I dont know whether to call it wishful thinking or assume evil motives, but the FCC has issued orders to communications providers to allow law enforcement access to voice-over-IP calls for surveillance purposes.
The orders are part of the implementation of CALEA (the Communications Assistance for Law Enforcement Act).
In 2005, when the FCC requested comment on the idea, eWEEK.com columnist Peter Coffee said it would mean “unreasonable costs for unimpressive benefits,” and for very good reason.
In all likelihood, the order will just result in the addition of new equipment and software, probably mostly located at central offices and switching facilities, that will increase user fees and add complication to the process.
The order creates obligations for VOIP providers, not users. Im not a communications lawyer and I havent actually read (much less understood) the actual 83 page order (PDF), but my understanding from reading commentary on it is that it does not prohibit users from running encryption on their own communications.
By the way, the order applies to “facilities-based” providers like cable and phone companies. Pure software solutions, like Skype-to-Skype calls, arent affected by it.
There are some parts of the order which make me wonder, especially in light of recent disputed reports that phone companies had been sharing call information with the NSA. (I should say I think the reports are questionable at this point given the reactions of the companies.) Consider this from paragraph 9:
This section of the order and the legislation on which it is based sound like they might require providers to collect information that they have no business reason for collecting.
For instance, my VOIP plan and most others charge a flat rate for all calls in the United States and Canada. Why should the provider keep call details for any of these calls?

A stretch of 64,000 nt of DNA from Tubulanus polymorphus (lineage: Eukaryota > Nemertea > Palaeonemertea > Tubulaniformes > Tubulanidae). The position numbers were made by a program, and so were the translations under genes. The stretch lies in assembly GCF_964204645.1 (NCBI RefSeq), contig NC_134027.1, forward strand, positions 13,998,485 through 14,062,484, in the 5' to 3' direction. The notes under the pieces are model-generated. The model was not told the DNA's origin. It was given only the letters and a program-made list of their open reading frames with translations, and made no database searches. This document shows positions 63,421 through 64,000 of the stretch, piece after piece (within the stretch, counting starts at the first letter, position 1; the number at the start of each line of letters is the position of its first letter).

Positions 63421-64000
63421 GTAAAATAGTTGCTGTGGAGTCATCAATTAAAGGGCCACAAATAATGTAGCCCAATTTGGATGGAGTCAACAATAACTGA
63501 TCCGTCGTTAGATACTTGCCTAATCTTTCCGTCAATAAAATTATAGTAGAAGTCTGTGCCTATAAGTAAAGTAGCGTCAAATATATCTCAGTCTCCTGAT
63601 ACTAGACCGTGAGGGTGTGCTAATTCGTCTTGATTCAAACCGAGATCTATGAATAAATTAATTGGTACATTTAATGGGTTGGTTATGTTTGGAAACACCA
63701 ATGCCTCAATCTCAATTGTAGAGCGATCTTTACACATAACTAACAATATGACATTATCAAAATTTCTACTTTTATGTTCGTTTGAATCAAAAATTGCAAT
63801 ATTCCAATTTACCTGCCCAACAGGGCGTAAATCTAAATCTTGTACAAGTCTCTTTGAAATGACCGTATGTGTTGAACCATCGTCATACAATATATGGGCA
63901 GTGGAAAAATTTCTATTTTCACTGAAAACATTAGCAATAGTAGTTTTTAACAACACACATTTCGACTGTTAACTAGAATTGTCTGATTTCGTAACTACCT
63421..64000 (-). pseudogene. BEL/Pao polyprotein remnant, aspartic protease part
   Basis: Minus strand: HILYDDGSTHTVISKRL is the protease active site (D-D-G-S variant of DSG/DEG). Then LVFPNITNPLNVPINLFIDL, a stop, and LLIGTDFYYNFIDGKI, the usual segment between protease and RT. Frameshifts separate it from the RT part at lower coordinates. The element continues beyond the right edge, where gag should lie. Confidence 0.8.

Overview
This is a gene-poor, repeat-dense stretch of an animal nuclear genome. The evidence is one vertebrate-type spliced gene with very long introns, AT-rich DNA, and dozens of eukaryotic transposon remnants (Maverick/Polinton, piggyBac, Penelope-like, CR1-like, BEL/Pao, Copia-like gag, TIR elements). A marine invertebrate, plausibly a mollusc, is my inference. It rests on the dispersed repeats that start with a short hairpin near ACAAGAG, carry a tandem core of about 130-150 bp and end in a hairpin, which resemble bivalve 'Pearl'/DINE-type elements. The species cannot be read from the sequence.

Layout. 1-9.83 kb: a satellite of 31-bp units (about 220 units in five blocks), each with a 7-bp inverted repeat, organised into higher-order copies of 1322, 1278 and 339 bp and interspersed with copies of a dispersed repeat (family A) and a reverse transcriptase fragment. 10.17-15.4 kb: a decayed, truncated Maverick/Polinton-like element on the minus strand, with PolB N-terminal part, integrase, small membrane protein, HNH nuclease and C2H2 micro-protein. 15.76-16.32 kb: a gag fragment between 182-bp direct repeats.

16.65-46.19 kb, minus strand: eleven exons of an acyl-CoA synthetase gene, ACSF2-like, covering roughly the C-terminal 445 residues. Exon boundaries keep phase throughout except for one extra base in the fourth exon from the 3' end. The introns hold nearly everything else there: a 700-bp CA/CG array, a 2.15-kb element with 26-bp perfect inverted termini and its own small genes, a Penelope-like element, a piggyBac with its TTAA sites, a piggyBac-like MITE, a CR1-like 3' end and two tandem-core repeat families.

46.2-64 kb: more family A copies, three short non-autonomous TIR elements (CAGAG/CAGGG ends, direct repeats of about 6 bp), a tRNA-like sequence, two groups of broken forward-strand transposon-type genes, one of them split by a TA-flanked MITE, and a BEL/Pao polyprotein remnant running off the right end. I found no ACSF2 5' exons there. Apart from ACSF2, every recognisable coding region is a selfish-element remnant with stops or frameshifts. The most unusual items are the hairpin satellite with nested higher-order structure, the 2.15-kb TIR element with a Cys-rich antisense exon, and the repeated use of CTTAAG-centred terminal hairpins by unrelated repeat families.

As was reported shortly after the NSA story came out, phone companies no longer keep many records about local calls because nobody ever gets charged for them.
The law speaks mostly about providers equipment having the capability to record call information, and this is perfectly reasonable.
Encrypting VOIP Calls with
The average VOIP user (Im one of these) gets VOIP through a service provider, a phone or cable company, or even a third party like Vonage, which supplies a box for the user to connect to a network and phone system.
Its purposely designed so that the user doesnt have to do any VOIP network management.
This puts the provider in a position where it can, if law enforcement requests it, “tap” the phone by storing and forwarding the communications to said authorities. (In fact, I can imagine pretty sophisticated management software that could be made available to law enforcement.)
But what about a more sophisticated user who chooses to use a “softphone” like CounterPaths X-Lite, Gizmo or SJPhone? These are programs that run on a PC (or a Mac or whatever) and over which the communications provider has no control.
Such users now have the ability to use strong encryption in the form of Zfone, a free (at least as in speech) encryption system for SIP (Session Initiation Protocol) phones. Zfone was written by crypto-advocate Phil Zimmerman, once vigorously pursued by the feds for (hark!) publishing source code for an encryption system. All that did was make a hero out of him and publicize the software.
I suspect someone snooping on the network connection of a Zfone user might be able to tell when calls were being made and perhaps determine to whom the call was made, assuming SIP traffic can be recognized and the addresses of the two parties identified. But the contents of the call are going to be very hard to crack. Of course, such calls must stay all VOIP-to-VOIP. Calls using the PSTN (Public Switched Telephone Network) would be easily tappable through conventional means.
So if Im a criminal (or an innocent person) attempting to keep my calls private, I will have no trouble doing so, so long as the other party and I agree to use the same or compatible software and keep the call on the Internet. On the other hand, people not trying to conceal themselves will probably be as “tappable” as they were on the PSTN.
I guess criminals do mistakenly make calls on insecure lines at times. Shouldnt law enforcement, with a valid warrant, be able to access such calls? The argument against it is an argument against conventional phone-tapping as well, and thats an overreaction.
Clearly Zfone makes it possible to avoid such surveillance, if youre careful, but I think its necessary that the option exist. Just because law enforcement has a legitimate interest in monitoring some calls doesnt mean that users have no interest in their own privacy. It does make the job of law enforcement harder. Welcome to the 21st century.
Security Center Editor Larry Seltzer has worked in and written about the computer industry since 1983. He can be reached at email@example.com.